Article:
Kosman and Picciotto on their Nation puzzle, cryptic crosswords, wordplay and puzzles in general.
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One thing that solvers often wonder about on encountering cryptic crosswords is why the grid looks so different from the one in a regular crossword puzzle. Why this
instead of this?
What do we need all those black squares for?
The answer makes more sense if we take a minute to define the precise nature of the difference. In a regular (or “vanilla”) crossword puzzle—the kind that you would encounter in the daily newspaper—one of the fundamental rules of construction is that every letter in the grid must appear in two separate words, one going across and one going down. (In crossword terminology, that letter is said to be “checked.”) In the Nation puzzle, and other cryptics like it, the requirements are just the opposite: every word should contain letters that appear in no other words.
Why the discrepancy? It is rooted in the difference between cryptic and standard clueing. A standard crossword clue consists of a definition only, which is often not enough to guide the solver to an answer. If you saw the clue “US president” in a standard crossword, for instance, you would have no way to be sure of the intended answer. Even knowing that the answer is five letters would not be enough. You’d need to fill in some of the crossing letters—to find out, for example, whether the first letter was N (NIXON) or O (OBAMA)—before you could fill in the answer with confidence.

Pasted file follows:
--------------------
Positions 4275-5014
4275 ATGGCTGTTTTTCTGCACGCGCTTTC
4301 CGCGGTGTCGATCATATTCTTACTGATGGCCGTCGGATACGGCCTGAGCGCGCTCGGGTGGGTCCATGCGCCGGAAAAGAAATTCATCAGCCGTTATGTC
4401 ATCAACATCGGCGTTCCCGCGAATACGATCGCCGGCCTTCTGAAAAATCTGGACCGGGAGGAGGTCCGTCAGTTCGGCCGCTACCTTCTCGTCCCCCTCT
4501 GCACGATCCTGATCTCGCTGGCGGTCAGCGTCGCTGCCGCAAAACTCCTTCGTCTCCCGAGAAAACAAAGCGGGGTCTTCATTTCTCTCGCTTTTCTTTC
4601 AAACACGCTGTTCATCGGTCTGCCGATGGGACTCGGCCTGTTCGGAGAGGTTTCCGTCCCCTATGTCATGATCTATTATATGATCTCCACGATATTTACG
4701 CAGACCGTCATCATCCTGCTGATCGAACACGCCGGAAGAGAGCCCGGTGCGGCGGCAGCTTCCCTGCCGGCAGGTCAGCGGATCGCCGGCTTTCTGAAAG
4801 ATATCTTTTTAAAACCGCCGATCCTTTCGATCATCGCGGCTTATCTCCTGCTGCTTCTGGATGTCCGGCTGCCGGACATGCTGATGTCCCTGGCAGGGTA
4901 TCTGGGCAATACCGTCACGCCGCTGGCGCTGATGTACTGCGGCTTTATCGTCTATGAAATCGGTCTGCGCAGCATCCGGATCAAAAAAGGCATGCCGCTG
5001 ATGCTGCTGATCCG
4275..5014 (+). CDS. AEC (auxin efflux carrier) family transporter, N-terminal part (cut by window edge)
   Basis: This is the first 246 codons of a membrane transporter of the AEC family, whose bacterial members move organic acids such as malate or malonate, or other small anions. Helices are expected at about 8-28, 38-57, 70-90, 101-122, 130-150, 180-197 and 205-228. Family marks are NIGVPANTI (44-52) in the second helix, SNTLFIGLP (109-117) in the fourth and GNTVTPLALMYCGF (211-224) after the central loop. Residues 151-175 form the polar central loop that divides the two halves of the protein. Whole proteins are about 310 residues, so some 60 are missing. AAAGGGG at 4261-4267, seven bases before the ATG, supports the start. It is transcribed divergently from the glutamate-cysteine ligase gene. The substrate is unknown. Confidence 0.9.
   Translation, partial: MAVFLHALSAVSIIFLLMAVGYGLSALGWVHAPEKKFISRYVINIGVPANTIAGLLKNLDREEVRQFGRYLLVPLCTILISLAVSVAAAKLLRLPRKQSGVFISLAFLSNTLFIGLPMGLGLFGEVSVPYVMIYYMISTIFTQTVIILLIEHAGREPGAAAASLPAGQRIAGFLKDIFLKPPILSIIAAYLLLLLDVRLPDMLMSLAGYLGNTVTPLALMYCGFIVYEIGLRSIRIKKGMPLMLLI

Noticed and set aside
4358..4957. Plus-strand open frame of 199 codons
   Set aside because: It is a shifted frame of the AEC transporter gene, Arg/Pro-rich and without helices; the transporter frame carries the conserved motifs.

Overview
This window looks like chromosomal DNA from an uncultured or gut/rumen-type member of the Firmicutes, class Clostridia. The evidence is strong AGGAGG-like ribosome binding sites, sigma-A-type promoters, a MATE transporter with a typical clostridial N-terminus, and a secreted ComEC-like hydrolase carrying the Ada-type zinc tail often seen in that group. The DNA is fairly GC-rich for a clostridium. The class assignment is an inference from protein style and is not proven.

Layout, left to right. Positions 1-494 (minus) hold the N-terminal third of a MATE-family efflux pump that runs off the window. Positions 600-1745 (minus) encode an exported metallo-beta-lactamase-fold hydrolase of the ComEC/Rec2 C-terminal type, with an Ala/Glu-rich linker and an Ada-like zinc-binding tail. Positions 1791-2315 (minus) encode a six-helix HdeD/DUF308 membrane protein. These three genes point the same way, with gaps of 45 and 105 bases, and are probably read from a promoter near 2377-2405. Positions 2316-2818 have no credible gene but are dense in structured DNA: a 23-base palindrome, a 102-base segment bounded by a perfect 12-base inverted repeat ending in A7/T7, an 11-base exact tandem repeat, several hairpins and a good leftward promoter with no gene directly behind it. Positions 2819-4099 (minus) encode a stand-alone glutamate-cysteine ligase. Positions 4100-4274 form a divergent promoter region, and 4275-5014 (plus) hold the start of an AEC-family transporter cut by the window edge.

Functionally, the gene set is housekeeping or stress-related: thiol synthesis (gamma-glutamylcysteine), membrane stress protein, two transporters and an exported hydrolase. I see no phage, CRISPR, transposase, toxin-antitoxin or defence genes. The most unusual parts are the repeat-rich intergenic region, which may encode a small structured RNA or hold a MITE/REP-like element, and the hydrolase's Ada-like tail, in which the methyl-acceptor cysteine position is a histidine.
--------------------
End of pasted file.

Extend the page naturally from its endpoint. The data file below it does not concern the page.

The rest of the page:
But a cryptic clue has two parts, the definition and the wordplay, and they confirm one another. If the definition in a cryptic clue is “US president,” you don’t need to rely on crossing letters in the grid, because the wordplay will tell you whether the answer is NIXON or OBAMA or HAYES.
In fact, we don’t want too many crossing letters, because that robs you of the pleasure of cracking each clue. When you solve a standard crossword, some of the answers will appear by themselves as you fill in the crossing answers. But in a cryptic crossword, each clue is a little puzzle of its own, and ideally the solver should have the experience of tackling each one.
Of course, it’s still important to make sure that filling in one answer gives solvers some help with the next clue. That’s why we stick to a fairly standard rule when making grids: In each entry, half the letters should be checked. In an entry with an odd number of letters, we round up, so that entry should begin and end with a checked letter.
Do we always adhere faithfully to that rule? Almost, but not quite. Occasionally, a word with an odd number of letters will have unchecked letters sticking out on the front and back, which means that fewer than half of the letters are confirmed by crossing words. We did it in our audition puzzle because—well, because we didn’t notice (and were publicly lambasted for it by a friend who didn’t recognize us beneath our anagrammatic alias). We did it again in Puzzle 3210 because we were trying to get a high proportion of thematic entries into the grid, and that was the only way they would fit. Remember, it’s not really a flaw if you do it on purpose.